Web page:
Abandoned foal to video star: Duke’s life has taken a happy turn.

A little dappled grey pony with a big personality has begun his new life with popular vlogger This Esme in style.

Abandoned foal to video star: Duke’s life has taken a happy turn.

The young 11hh Welsh Mountain pony starred in ThisEsme’s latest video as he was collected from Glenda Spooner Farm Rescue and Rehoming Centre in Somerset. 

Esme produces weekly instalments tracking the triumphs and trials with her three horses, promoting riding, how to care for horses and welfare. Her YouTube channel has over 660 thousand subscribers and over 5 million views a month. Visiting World Horse Welfare’s Glenda Spooner Farm Rescue and Rehoming Centre in Somerset for a filming appointment, Esme fell in love with tiny Duke and, after applying for him through the charity’s online rehoming system, she received the happy news that Duke could join her at home.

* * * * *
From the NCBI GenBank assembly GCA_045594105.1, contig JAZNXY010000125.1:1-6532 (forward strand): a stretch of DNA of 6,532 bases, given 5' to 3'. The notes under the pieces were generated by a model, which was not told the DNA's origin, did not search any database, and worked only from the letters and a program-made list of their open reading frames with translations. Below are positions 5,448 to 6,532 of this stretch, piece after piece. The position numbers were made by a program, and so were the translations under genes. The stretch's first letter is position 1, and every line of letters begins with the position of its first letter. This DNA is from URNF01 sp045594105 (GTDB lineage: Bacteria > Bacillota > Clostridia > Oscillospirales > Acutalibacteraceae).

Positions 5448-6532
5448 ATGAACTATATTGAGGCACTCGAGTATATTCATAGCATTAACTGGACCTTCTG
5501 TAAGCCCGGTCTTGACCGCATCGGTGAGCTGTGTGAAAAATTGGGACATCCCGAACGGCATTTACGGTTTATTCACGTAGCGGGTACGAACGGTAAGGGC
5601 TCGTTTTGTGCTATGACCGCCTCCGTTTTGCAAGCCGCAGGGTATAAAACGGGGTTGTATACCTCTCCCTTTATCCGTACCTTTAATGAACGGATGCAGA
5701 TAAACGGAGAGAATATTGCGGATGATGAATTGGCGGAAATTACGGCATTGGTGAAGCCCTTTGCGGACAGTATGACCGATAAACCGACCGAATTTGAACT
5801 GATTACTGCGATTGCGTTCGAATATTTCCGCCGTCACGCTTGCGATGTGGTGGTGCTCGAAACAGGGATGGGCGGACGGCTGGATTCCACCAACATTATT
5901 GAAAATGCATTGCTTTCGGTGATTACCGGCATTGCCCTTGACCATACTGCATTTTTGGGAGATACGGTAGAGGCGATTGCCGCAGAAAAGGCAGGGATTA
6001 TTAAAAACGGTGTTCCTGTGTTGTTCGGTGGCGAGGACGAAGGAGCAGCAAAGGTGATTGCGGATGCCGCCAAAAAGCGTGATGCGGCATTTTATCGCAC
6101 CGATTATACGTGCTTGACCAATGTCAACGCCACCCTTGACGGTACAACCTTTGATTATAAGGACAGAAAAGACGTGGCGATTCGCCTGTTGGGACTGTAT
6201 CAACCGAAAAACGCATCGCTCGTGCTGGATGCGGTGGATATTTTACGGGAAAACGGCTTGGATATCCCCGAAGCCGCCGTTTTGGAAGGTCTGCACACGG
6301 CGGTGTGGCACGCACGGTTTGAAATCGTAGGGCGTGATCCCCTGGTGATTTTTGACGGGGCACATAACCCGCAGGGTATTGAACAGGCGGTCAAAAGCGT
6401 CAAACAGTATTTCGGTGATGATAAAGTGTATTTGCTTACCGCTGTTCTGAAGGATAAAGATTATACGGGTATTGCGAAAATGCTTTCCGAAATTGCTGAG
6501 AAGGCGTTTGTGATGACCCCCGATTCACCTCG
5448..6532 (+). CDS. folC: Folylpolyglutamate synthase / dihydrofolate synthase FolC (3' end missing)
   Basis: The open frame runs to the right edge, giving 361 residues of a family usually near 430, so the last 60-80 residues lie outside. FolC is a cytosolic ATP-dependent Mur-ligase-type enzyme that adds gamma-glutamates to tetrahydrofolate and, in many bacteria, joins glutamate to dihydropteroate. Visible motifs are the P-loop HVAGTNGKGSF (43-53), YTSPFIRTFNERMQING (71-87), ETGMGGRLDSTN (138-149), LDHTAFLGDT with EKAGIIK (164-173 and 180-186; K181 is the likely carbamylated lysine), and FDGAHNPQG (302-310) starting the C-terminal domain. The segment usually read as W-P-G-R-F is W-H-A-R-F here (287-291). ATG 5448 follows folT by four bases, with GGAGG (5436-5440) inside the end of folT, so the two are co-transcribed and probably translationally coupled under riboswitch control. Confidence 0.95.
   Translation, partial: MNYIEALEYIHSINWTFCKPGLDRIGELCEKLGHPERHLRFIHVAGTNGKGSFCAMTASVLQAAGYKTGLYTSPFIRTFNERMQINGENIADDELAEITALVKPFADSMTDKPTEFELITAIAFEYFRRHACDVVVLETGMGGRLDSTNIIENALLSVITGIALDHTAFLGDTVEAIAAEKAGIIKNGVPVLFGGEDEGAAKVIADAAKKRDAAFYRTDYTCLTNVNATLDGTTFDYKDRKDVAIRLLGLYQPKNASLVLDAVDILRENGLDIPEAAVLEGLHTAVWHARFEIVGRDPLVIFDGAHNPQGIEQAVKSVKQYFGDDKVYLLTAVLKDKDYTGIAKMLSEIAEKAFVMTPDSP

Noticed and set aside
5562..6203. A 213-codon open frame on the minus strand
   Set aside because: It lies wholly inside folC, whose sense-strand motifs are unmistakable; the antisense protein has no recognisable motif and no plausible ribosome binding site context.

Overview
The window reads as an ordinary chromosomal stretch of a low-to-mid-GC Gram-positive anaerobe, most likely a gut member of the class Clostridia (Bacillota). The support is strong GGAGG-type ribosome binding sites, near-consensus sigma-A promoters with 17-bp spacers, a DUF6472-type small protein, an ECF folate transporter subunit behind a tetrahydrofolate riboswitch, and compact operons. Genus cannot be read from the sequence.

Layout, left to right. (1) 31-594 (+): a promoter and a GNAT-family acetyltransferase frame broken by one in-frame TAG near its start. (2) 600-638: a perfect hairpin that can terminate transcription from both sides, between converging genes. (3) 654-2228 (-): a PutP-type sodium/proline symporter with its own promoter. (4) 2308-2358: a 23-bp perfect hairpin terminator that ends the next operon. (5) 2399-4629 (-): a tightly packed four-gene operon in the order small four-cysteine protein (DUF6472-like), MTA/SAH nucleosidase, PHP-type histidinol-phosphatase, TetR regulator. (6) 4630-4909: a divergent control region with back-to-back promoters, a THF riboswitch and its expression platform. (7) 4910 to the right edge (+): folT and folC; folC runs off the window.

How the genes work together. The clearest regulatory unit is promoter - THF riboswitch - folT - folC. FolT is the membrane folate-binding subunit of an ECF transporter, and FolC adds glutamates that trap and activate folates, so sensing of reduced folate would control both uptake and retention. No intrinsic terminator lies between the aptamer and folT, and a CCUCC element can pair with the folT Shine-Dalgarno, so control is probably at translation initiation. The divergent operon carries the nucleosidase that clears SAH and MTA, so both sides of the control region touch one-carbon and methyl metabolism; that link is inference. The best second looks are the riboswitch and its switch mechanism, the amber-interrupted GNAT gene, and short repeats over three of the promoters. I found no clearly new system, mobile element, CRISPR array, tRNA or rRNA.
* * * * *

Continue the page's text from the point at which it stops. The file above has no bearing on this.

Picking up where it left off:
Esme said: “Duke is doing so well, he is really settled and happy in his new home and really likes the attention and cuddles he is getting as well as being a friend for my cremello pony Mickey, they are getting on great. When filming at GSF this little pony came up to me, had his face in the camera, and seemed to love the attention, he is an amazing little guy with a lot of character.”  

Esme’s video charts her very early morning start and journey across to Somerset to pick him up and bring him home, and his introduction to her other horses (WATCH HERE), and it proved really popular, trending in YouTube’s Top 20 slot! Duke is sure to appear in future videos and continue his film career, as he learns about the world and carries out his important role as companion for her other horses and Esme’s next video shows what Duke got up to in his first week with her. 

Feisty little Duke was rescued as a foal in May 2020 after being abandoned at just a few days old, he was far too young to survive without his mother. He needed emergency veterinary treatment but after a couple of days was well enough to be taken to Glenda Spooner Farm where our team there set about hand-rearing him and he recovered and continued to grow and, a year later, was ready for rehoming as a youngster.

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